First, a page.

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J Pediatr. 2001 Dec;139(6):871-6.

Acute liver failure in infancy: a 14-year experience of a pediatric liver transplantation center.

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Services de Réanimation, Assistance Publique-Hôpitaux de Paris, Université Paris-Sud, Hopital de Bicêtre, 94275 Le Kremlin Bicêtre, France.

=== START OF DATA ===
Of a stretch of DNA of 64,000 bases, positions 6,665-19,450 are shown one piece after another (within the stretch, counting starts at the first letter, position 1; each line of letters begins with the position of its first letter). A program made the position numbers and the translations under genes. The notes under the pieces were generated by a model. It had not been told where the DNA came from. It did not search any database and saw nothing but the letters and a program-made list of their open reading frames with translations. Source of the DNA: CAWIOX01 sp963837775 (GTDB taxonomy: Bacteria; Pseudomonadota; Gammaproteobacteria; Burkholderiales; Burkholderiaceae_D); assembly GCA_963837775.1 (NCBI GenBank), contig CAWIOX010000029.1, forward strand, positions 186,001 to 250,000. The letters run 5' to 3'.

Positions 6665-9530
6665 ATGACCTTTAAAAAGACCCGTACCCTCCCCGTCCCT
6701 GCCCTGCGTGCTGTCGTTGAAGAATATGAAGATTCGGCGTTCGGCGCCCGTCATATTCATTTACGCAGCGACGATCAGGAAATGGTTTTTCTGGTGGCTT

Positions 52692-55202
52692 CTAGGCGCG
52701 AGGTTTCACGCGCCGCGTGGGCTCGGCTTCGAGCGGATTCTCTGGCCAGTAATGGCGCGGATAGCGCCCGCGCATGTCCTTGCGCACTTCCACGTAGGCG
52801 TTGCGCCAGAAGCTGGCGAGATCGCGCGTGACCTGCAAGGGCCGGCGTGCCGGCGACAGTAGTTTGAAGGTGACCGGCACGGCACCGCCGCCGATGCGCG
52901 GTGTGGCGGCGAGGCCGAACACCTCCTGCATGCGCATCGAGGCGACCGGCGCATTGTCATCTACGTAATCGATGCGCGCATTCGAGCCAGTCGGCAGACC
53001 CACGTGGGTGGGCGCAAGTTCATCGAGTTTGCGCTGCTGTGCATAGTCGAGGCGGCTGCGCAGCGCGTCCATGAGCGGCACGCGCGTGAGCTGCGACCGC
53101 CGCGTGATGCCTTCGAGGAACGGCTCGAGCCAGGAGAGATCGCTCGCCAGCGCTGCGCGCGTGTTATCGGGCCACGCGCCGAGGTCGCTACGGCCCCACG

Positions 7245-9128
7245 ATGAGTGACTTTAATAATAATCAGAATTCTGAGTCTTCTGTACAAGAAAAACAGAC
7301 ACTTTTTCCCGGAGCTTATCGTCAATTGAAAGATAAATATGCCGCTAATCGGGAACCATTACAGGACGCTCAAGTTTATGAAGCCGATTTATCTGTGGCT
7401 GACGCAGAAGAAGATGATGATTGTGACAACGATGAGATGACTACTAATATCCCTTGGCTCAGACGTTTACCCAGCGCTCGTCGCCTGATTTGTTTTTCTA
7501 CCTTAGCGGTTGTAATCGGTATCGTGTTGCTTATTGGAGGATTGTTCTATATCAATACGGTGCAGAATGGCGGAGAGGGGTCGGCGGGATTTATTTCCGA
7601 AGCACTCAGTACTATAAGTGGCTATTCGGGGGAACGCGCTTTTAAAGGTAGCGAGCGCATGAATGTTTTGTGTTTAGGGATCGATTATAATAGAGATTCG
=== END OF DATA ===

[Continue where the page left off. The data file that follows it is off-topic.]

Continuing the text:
Clinical charts of 80 infants younger than 1 year who presented over a 14-year period (1986 to 2000) with acute liver failure (ALF), defined as prolonged prothrombin time greater than 17 seconds and decrease of clotting factor V plasma level below 50% of normal, were reviewed retrospectively. The main causes of ALF were inherited metabolic disorders in 42.5% of cases, including mitochondrial respiratory chain disorders in 17, type I hereditary tyrosinemia in 12, and urea cycle disorders in 2; neonatal hemochromatosis in 16% of cases; and acute viral hepatitis in 15% of cases (hepatitis B in 6, herpes virus type 6 in 4, and herpes simplex virus type 1 in 2). The cause of ALF remained undetermined in 16% of cases. A total of 19 (24%) infants survived without orthotopic liver transplantation; 38 (47%) infants died from sepsis, multiple organ failure, or because the underlying disease contraindicated orthotopic liver transplantation (12 [15%] infants), and 23 (29%) infants underwent orthotopic liver transplantation within 12 months from onset, 12 of whom are alive with a mean follow-up period of 5.2 years from orthotopic liver transplantation. We conclude that ALF during the first year of life is a severe condition with poor prognosis, despite the advent of liver transplantation.

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